Speaking of installing extra software, YaST does this in much the same fashion as during the installation - it resolves the dependencies without complaint and asks you to feed it the CDs. YaST also lets you update the packages from the internet. One thing I would have liked is a notification whenever there are updates available. Although this can be turned on, many people would probably leave it off by default, making them vulnerable to the latest security threats. This may not be particularly important to some people, but, what with new viruses and exploits being found every day, keeping up to date is more important than ever.

Last minute edit: there is a little utility that appears on the panel that is supposed to automatically check for updates, but it never once checked for updates for me - I had to turn it on myself. Therefore, I will keep in my comments about the online updates not being turned on by default. While it may work for some people, I can only talk from my own personal experience.

Other tasks are similarly easy. For example, to add a new user, simply select Security and Users from the left hand side, and the User Management button in the main window. From there, you can add, edit or delete the existing users, along with a drop down list of 'expert options', such as password encryption and defaults for new users. Using LVM in the System section allows you to add and change mount points for other partitions, as well as adding logical volumes.

Around the desktop, whether in GNOME or KDE, SUSE definitely doesn't feel as nippy as Ubuntu or Debian, but it isn't particularly sluggish either. On anything bought in the last couple of years, SUSE should run fine. Installation of my printer was as easy as any other distribution - all you need to know is what port the printer is connected to, and the model, and you should be fine.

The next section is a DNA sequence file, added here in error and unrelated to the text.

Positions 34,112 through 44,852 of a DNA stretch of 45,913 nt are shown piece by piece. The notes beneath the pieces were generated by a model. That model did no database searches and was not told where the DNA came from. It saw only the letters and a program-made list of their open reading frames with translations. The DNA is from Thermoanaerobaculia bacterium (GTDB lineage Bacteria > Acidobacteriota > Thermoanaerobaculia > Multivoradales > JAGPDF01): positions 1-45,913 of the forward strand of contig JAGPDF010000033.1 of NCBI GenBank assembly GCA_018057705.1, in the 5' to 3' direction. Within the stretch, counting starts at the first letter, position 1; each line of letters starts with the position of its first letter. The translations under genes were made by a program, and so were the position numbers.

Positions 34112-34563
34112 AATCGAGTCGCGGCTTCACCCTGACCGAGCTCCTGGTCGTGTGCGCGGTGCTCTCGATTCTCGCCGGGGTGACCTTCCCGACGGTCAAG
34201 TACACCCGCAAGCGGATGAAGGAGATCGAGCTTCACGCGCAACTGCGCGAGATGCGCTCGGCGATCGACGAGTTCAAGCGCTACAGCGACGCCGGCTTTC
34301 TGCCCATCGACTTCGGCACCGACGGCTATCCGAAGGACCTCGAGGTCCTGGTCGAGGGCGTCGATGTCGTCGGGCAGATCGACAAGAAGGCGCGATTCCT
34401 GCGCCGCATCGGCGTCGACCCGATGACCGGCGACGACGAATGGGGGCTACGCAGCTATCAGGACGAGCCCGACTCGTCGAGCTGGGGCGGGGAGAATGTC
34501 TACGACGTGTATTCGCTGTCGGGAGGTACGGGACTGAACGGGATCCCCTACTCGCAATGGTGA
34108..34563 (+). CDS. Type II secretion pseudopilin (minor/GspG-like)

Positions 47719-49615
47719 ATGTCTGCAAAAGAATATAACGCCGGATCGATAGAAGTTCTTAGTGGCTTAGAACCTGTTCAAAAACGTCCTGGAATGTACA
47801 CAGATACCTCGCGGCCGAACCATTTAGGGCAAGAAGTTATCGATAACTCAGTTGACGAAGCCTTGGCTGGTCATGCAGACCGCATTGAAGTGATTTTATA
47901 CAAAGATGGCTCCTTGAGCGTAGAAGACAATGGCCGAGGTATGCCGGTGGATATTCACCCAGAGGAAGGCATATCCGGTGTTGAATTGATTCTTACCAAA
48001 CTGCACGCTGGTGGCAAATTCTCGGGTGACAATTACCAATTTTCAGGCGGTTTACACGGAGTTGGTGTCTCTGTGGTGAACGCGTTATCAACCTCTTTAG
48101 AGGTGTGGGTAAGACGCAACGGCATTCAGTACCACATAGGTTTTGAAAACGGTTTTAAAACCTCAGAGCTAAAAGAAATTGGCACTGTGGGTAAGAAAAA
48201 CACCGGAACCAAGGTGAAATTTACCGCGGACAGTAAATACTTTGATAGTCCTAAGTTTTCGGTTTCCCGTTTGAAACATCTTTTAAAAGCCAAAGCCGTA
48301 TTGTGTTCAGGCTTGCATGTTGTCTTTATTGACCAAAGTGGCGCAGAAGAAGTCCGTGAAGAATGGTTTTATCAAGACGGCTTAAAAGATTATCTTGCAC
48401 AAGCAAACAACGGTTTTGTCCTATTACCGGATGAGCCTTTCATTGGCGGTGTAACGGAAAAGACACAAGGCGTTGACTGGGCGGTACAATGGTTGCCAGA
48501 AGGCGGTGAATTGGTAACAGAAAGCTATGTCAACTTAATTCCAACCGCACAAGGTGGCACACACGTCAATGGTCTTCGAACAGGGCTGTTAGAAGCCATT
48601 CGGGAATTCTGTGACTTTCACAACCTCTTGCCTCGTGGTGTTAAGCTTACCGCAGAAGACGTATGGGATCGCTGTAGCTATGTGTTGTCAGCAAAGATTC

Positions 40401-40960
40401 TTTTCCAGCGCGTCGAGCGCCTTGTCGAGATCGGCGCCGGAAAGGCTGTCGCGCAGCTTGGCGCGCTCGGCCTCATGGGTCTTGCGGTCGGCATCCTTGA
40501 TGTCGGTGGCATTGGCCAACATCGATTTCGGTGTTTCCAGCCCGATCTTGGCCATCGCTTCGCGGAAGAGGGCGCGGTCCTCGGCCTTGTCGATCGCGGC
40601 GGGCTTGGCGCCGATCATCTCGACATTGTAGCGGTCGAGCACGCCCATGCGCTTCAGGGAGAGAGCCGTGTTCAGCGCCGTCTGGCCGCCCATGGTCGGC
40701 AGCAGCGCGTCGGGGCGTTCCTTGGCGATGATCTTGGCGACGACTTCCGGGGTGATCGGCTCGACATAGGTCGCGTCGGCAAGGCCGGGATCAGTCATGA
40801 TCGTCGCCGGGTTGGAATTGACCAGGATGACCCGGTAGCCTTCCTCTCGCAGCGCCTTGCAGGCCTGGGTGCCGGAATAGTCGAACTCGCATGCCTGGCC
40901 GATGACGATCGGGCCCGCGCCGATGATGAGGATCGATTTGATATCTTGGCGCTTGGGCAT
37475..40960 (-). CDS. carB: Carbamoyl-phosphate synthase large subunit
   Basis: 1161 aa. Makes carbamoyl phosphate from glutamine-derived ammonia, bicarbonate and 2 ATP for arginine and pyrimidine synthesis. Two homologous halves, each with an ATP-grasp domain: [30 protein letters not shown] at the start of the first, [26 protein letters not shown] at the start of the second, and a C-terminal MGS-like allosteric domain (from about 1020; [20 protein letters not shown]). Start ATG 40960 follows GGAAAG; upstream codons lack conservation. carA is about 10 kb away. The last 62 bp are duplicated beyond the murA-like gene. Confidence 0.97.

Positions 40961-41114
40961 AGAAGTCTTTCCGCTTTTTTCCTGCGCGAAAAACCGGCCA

The internet worked perfectly out of the box. However, the firewall did not. While having a firewall installed by default is a good idea, I had to disable it to be able to see any other machines on the network, which detracts from its usefulness. Once the firewall was off, accessing files from other computers, whether a Windows or Debian machine, was faultless. With networked printers, SUSE seemed to suffer from the same problem as other Linux distributions - that is, you need a working driver to be able to use the networked printer. No driver, no printing.


Overall, SUSE is definitely a decent distribution. YaST is what is commonly associated with SUSE, and it serves its purpose extremely well. However, YaST alone is not enough to make an entire distribution good. As said, SUSE doesn't feel as nippy as other distributions, such as Ubuntu or Fedora Core. Unlike those two distributions, the auto update is not turned on by default, which could leave some users unaware and vulnerable.

On the other hand, SUSE 10.0 does have an excellent installation and YaST in its favour. It is very polished, and should be easy for any person, almost regardless of computer competency, to use and maintain. Apart from one nasty incident in GNOME, where just about everything crashed, it is also stable and reliable. The five CDs contain a huge range of packages, which should have something to please everyone.

Perhaps a more important question might be: how does SUSE fare against other distributions? Against Fedora Core 4, SUSE benefits from the more recent applications and easier installation. User friendliness is quite similar, with SUSE perhaps just edging out in front thanks to YaST. They both have a wide range of applications that are easily installed from the CDs, with Fedora weighing in at four CDs. I think SUSE is the better of the two - they are much the same, and both very polished, but SUSE is just that bit more user friendly.

It is much harder to say whether it is any better than Ubuntu 5.10. Ubuntu has the advantage of apt, which makes package installation and updates a breeze. SUSE does seem a bit more polished, but they are both stable and reliable. Again, Ubuntu has the advantage of updates, while SUSE has YaST. While Ubuntu is still easy to use, SUSE is more so thanks to YaST. If I had to choose one distribution, I would go for Ubuntu, but that's probably because of my bias towards Debian and apt. If user friendliness and ease of use are paramount, then I can think of no better distribution than SUSE 10.0.